Children's author crowdsources the editing of her new time-travel novel

Illustration for article titled Children's author crowdsources the editing of her new time-travel novel

Most authors nowadays try to get as many pairs of eyes as possible to look at their books before they're published. Look at the acknowledgements of any science fiction or fantasy novel, and you'll see a list of beta readers and people who gave feedback on early drafts.


But author Andrea White is taking this idea one step further — and giving kids a chance to become more involved in the writing process. White has posted the entire text of her novel, Time Angel, on her website, so kids can give her feedback long before it's published next spring. White writes:

Students, I have posted a draft of my new book, Time Angel. But I know I've made mistakes. And I know you can help me tell the story better. Let me know if you find spelling or punctuation errors. Are there parts of the story that are confusing to you? Do you have some ideas for me about how to make my plot, my character or the world of the book come alive?

Talking to CultureMap Houston, White explains that she wants to help bolster kids' reading skills by turning them into editors. "This is a great way for kids to understand writing is a form of communication," she tells CultureMap. "Kids' imaginations are wild, so I can't wait to see what kind of input they have." She'll also be skyping into classrooms starting in August, to answer kids' questions. She's been a supporter of public schools since her husband was mayor of Houston, from 2004 to 2010.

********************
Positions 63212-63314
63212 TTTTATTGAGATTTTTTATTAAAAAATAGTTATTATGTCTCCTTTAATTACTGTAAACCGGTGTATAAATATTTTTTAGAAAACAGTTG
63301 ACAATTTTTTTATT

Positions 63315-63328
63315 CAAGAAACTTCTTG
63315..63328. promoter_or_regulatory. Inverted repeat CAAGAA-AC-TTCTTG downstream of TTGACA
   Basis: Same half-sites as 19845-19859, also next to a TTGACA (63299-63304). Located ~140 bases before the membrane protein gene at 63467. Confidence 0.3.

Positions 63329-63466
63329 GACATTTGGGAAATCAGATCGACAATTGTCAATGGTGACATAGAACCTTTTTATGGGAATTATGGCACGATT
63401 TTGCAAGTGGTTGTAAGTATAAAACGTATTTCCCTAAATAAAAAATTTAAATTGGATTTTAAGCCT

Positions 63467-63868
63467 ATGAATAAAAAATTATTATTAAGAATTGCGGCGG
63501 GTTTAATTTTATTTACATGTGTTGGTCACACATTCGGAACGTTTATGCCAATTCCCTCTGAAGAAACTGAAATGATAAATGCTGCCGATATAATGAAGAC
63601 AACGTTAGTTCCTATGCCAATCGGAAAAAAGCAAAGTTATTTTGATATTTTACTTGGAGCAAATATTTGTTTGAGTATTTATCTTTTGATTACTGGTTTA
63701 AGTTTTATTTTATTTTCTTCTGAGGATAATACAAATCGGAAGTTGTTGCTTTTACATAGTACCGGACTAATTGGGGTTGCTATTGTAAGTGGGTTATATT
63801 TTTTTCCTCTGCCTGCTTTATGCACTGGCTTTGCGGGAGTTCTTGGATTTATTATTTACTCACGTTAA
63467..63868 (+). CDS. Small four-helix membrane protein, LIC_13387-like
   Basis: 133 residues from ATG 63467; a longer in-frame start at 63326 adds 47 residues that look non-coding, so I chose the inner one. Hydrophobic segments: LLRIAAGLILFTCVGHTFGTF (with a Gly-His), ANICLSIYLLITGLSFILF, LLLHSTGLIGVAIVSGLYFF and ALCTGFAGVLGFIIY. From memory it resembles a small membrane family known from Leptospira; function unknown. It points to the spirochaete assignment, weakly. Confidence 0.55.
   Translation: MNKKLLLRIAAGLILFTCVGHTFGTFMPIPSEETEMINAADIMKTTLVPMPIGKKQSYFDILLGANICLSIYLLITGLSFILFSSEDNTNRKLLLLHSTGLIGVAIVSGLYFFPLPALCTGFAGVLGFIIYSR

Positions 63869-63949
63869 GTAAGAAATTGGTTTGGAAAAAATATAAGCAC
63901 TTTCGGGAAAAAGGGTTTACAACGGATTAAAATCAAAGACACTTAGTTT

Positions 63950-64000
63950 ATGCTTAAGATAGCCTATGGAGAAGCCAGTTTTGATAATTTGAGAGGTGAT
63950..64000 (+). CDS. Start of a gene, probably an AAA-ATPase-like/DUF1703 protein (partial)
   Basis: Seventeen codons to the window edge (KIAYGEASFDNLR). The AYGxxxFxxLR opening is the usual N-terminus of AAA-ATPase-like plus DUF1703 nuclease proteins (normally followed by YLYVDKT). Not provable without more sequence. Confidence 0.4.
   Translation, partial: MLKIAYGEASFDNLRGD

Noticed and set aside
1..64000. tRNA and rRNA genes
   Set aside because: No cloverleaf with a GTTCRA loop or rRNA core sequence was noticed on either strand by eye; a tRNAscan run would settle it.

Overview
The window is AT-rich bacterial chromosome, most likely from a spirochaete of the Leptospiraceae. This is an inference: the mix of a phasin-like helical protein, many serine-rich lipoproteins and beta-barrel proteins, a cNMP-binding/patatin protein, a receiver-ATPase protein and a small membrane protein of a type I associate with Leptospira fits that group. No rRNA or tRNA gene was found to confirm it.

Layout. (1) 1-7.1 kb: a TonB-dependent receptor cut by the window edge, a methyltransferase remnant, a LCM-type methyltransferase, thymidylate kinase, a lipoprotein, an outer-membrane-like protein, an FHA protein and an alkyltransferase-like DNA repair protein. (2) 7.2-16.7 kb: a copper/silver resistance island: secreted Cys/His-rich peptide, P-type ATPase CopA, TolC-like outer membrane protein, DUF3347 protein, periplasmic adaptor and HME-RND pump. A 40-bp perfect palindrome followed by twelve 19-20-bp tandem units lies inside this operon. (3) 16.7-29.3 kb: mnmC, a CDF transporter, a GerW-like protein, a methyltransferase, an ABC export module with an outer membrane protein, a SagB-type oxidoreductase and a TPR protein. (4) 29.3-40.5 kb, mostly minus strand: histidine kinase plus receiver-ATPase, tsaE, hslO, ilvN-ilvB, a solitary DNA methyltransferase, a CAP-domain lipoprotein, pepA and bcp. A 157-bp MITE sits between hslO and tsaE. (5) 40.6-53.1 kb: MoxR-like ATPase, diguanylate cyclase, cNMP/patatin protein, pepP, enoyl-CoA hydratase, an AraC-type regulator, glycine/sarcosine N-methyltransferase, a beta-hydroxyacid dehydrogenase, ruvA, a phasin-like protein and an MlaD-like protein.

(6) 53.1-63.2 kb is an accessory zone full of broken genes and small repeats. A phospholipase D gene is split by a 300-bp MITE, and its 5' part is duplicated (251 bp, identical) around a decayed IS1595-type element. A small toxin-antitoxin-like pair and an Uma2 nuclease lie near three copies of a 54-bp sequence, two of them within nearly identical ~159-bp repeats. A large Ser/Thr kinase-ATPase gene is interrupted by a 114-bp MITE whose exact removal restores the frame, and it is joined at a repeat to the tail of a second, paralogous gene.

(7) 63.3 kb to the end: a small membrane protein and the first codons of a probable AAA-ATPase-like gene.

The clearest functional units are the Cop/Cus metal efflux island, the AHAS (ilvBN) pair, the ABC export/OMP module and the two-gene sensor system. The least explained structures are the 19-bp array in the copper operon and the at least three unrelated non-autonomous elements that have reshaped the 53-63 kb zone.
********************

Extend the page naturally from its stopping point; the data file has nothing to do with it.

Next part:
This is a really cool idea — and I wonder if any authors of "grown-up" fiction will have the guts to follow White's example. Oh, and Time Angel, the second book in a trilogy, sounds pretty neat in its own right. It takes place at the Chronos Academy in UpCity, where lucky kids learn to be, basically, Time Lords. Here's the description for Time Angel:

Shama Katooee is an orphan with nothing remarkable about her. Or so people think. She is invited to attend Chronos, an elite school for time travelers, for a single reason: no one will care if she dies in an experiment. At Chronos, the Time Keepers believe that their role is merely to guard the most powerful machine in the world, the QuanTime computer, a Time machine.

[via CultureMap Houston]



I'm going to fall back on a quote from Neil Gaiman for what I feel is really problematic about this plan.

“Remember: when people tell you something’s wrong or doesn’t work for them, they are almost always right. When they tell you exactly what they think is wrong and how to fix it, they are almost always wrong.”

Asking children to read something critically, not just for entertainment? Great idea. Asking them to correct the mechanics of something? Wonderful. Asking them to analyze what might be confusing? Lovely. All ways to make them think outside the box. "Like editors".

Asking them to how to improve characters? Doomed to failure.

Look, I'm not a professional writer, but do professionals get character advice from their editors? (be those crowdsourced editors or otherwise?)